The Diamond Lounge at Baltimore’s Horseshoe Casino was hopping for happy hour, but the bartender quickly served me the 2-for-1 special of the peach moscato that always lures me in. My companion and I had substantial FreePlay, and blew through some at Horseshoe’s not-as-ample-as-it-used-to-be-but-still-good video poker before heading to happy hour, part two, at Binion’s, one of our favorite local steakhouses, where we love to sit at the large square bar and enjoy the drink and appetizer specials that are also not as generous as they once were but still draw us in every month or so.
For me, it was the eye of the hurricane. I’d just completed the first and often worst part of the drive from my apartment in Alexandria to my parents’ house in Massachusetts and would finish up the drive the next day.
The other worst part of the drive is the lead-up to New York, but fortunately, in a way, traffic was so bad that my silver sedan Mercy B’s GPS rerouted me along the Palisades Parkway, a surprisingly pretty route with a few scenic overlooks. The foliage wasn’t near peak yet, but the views were still intriguing.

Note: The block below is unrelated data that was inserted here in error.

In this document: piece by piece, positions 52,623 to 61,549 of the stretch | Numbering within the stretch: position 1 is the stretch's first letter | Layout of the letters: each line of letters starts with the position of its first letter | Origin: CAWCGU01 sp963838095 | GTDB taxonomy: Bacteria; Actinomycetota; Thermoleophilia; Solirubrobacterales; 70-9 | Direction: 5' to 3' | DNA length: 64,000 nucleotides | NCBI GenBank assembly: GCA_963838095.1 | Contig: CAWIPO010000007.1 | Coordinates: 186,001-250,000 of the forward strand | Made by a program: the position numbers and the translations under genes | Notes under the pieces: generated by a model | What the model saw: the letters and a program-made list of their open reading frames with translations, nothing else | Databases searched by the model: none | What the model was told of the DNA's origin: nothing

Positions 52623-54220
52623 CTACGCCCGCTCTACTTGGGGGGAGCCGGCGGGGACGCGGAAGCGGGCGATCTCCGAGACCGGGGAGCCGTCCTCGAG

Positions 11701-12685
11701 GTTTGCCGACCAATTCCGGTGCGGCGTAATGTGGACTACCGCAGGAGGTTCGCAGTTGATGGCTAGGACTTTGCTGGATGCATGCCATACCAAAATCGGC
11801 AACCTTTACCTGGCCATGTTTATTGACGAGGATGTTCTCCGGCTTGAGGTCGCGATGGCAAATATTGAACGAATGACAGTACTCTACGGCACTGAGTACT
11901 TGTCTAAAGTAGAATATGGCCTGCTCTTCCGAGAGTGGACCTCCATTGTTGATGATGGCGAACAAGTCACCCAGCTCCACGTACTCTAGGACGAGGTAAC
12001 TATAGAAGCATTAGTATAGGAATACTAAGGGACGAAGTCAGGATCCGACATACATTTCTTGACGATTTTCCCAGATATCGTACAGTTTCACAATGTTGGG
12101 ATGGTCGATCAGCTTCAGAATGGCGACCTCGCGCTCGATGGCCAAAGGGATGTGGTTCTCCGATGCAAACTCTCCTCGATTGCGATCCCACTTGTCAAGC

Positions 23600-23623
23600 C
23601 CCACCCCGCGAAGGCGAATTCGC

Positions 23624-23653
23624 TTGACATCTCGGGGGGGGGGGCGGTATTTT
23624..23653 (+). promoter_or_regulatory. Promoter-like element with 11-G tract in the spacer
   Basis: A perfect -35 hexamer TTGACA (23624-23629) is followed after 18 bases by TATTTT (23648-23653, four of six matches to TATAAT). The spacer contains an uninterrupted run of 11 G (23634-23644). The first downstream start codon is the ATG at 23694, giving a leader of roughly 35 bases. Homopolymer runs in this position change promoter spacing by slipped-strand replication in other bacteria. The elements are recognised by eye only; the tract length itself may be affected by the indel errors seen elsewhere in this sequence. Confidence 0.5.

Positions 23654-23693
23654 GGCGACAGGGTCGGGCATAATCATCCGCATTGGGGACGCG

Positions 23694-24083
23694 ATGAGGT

And my stopping to admire them was only a minor factor to the drive taking nearly nine hours, about two hours more than on a good day.
The next morning, I woke up and realized that the foliage was late; our trees that are usually near peak by this time were just turning.
But I was meeting up with relatives to drive into New Hampshire for some quality leaf-peeping.
It was a leisurely trip with plenty of photo stops up to North Conway, where I’d last been during stick season for the 19th Annual Inn-to-Inn Holiday Cookie and Candy Tour. This time, the views were more colorful. I love October.